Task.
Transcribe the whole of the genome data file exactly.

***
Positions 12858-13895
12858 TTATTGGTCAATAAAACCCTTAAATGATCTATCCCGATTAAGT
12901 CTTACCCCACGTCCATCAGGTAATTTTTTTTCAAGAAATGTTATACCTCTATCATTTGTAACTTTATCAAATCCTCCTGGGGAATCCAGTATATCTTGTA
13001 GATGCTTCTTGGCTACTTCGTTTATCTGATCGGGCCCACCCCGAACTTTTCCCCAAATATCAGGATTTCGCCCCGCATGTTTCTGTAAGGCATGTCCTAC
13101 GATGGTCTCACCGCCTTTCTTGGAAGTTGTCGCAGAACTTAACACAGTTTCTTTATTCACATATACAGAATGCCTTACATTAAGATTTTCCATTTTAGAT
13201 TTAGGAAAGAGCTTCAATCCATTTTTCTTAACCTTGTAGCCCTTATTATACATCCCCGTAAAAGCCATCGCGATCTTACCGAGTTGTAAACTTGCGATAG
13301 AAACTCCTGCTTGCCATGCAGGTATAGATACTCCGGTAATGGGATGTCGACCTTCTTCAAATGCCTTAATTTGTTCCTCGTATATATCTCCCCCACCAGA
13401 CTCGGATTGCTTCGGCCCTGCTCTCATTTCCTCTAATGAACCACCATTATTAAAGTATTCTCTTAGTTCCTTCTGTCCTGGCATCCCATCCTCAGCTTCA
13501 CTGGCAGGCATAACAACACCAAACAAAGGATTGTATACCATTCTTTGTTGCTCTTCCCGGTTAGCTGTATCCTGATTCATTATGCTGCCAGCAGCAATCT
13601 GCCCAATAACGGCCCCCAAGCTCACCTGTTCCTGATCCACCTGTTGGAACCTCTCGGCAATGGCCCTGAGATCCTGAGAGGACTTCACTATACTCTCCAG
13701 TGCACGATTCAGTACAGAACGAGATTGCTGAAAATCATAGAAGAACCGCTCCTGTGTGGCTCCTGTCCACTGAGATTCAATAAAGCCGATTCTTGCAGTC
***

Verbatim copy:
Positions 12858-13895
12858 TTATTGGTCAATAAAACCCTTAAATGATCTATCCCGATTAAGT
12901 CTTACCCCACGTCCATCAGGTAATTTTTTTTCAAGAAATGTTATACCTCTATCATTTGTAACTTTATCAAATCCTCCTGGGGAATCCAGTATATCTTGTA
13001 GATGCTTCTTGGCTACTTCGTTTATCTGATCGGGCCCACCCCGAACTTTTCCCCAAATATCAGGATTTCGCCCCGCATGTTTCTGTAAGGCATGTCCTAC
13101 GATGGTCTCACCGCCTTTCTTGGAAGTTGTCGCAGAACTTAACACAGTTTCTTTATTCACATATACAGAATGCCTTACATTAAGATTTTCCATTTTAGAT
13201 TTAGGAAAGAGCTTCAATCCATTTTTCTTAACCTTGTAGCCCTTATTATACATCCCCGTAAAAGCCATCGCGATCTTACCGAGTTGTAAACTTGCGATAG
13301 AAACTCCTGCTTGCCATGCAGGTATAGATACTCCGGTAATGGGATGTCGACCTTCTTCAAATGCCTTAATTTGTTCCTCGTATATATCTCCCCCACCAGA
13401 CTCGGATTGCTTCGGCCCTGCTCTCATTTCCTCTAATGAACCACCATTATTAAAGTATTCTCTTAGTTCCTTCTGTCCTGGCATCCCATCCTCAGCTTCA
13501 CTGGCAGGCATAACAACACCAAACAAAGGATTGTATACCATTCTTTGTTGCTCTTCCCGGTTAGCTGTATCCTGATTCATTATGCTGCCAGCAGCAATCT
13601 GCCCAATAACGGCCCCCAAGCTCACCTGTTCCTGATCCACCTGTTGGAACCTCTCGGCAATGGCCCTGAGATCCTGAGAGGACTTCACTATACTCTCCAG
13701 TGCACGATTCAGTACAGAACGAGATTGCTGAAAATCATAGAAGAACCGCTCCTGTGTGGCTCCTGTCCACTGAGATTCAATAAAGCCGATTCTTGCAGTC